It is impossible to describe the process of the emergence of the Romani associative movement in Spain, without acknowledging the important role of the evangelical churches (predominantly the Philadelphia Pentecostal Church), which emerged around the same time. The first Roma Evangelical Church was founded in 1968, in Balaguer, Catalonia. Over time, evangelical churches have expanded rapidly throughout the country. One of the main figures that has had a significant influence on this process was Emiliano Jímenez Escudero, who converted in France and began preaching in Spain in 1966. Today there are over 1,300 Roma evangelical churches with over 6,500 Roma evangelical pastors, throughout the country. These churches have emerged from communities, especially in marginalized Roma neighbourhoods and combine evangelisation with community services, playing an essential role in the process of the re-vitalization of Roma communities across Spain.
Over time, local religious associations were set up to represent Roma communities, access public funding for their social and cultural activities, and provide input to government policy processes, both independent of and linked to Romani churches. From 2001, in Andalucia, Catalonia and elsewhere, the Roma evangelical associative movement began to crystallize. The Federation of Cultural Christian Association in Andalucia (FACCA) and FACCAT (later caller Agape) in Catalonia, became defined as the ‘pastoral arm’ of the evangelical churches. Over time, FACCA became an important stakeholder in Romani affairs and a member of the State Council and Platform for the Roma (Khetane). The proliferation of Roma evangelical churches, as well as their parallel associations, is also a result of the extensive, independent networks through which these churches operate, has facilitated the exchange of information, know-how and ideas.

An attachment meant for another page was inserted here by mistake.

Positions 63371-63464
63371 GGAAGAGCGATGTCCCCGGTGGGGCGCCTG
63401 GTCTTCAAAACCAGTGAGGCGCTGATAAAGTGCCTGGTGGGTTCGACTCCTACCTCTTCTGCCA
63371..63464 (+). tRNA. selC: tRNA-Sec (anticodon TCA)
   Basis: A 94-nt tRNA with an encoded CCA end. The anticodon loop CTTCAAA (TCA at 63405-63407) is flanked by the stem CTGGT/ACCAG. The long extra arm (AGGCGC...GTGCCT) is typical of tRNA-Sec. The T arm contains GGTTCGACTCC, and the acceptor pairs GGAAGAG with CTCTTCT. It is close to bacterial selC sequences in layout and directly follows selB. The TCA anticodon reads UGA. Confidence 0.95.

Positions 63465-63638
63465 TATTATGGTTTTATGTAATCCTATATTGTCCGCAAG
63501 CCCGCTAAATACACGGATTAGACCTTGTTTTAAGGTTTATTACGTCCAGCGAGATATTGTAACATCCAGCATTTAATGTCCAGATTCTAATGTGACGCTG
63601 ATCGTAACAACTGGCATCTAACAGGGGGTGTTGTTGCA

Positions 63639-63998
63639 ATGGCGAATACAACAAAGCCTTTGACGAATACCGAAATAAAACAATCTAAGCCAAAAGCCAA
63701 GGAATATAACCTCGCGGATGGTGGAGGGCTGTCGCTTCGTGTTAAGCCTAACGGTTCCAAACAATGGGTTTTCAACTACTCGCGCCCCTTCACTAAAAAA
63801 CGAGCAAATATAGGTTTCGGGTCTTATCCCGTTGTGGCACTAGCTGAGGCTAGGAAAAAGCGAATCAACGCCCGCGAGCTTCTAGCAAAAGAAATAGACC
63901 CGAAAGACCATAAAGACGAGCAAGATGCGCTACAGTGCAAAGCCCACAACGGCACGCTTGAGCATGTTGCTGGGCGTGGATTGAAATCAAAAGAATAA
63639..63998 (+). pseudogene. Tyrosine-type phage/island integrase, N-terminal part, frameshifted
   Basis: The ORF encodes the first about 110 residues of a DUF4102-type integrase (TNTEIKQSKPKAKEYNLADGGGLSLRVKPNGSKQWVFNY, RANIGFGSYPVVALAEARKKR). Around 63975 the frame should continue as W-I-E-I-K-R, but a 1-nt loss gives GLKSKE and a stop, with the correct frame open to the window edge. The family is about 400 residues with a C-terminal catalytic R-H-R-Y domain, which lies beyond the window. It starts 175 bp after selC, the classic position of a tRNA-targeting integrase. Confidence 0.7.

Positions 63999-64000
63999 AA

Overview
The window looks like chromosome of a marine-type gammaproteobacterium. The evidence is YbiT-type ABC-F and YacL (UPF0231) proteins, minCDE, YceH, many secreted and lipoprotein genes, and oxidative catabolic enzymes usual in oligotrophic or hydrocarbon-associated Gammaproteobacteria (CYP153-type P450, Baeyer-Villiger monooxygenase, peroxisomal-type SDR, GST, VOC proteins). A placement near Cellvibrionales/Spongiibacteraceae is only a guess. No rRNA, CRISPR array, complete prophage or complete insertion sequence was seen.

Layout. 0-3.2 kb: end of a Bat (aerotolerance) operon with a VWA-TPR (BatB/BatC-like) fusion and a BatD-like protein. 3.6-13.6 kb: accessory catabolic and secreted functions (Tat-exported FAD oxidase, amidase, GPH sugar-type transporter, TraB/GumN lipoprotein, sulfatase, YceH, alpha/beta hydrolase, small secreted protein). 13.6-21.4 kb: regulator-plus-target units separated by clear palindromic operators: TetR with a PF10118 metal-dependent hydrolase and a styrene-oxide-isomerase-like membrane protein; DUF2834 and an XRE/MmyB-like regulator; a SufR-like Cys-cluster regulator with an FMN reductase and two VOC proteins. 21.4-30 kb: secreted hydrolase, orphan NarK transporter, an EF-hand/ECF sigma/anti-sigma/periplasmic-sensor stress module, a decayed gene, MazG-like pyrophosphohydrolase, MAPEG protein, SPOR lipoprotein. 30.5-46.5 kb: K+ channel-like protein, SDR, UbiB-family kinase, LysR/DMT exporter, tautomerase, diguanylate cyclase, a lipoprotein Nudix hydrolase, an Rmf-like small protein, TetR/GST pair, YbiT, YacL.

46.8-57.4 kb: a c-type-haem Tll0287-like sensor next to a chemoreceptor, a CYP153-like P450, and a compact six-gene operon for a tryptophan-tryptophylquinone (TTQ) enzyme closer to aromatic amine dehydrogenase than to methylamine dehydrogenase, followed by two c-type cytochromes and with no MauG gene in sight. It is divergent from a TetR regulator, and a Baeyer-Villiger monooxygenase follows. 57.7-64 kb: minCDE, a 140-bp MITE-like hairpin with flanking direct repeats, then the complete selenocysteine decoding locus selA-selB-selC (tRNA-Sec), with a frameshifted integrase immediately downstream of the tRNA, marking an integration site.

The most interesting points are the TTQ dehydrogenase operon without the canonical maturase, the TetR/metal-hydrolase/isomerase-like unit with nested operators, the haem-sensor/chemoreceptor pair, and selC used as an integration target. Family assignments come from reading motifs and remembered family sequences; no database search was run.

The Roma Movement Today
It is difficult to estimate the exact number of Romani organisations today in Spain, as there are no reliable data, but undoubtedly the Romani associative movement has grown significantly over the past decades. The need to create a more representative and independent body, which would be able to consolidate regional structures on a national scale, has become increasingly evident. The Plataforma Khetane, founded in September 2012 by regional federations and associations, currently has fourteen members; it claims to represent 110 Roma associations (through federated structures), from across the country.
While trying to navigate the difficulties of political influence, state-dependency and limited internal capacities, the Roma associative movement is constantly developing and progressing. In the past, the vast majority of organisations were set up to be the “voice of the community” without clear agendas, or specific profiles, these aimed to represent their local communities, rather than attending to specific needs. Recently, newer types of Romani organisations have begun to appear, specialised and with clearer objectives. Some are issue-based organisations, such as those protecting the rights of street peddlers. Otheres have new types of structures and are political organizations, for example POLITIRROM or Kale Amenge, and Roma LGBTQI initiatives, such as Ververipen. Romani women’s organisations proliferate and diversify, now ranging from more conservative, more progressive to radical, such as the Feministas Gitanas por Diversidad. Roma youth in Spain, often those with university degrees, play increasingly active roles in the Roma associative movement. The international ties of collaboration and mutual support between Spanish Roma organisations and those abroad, are stronger than ever.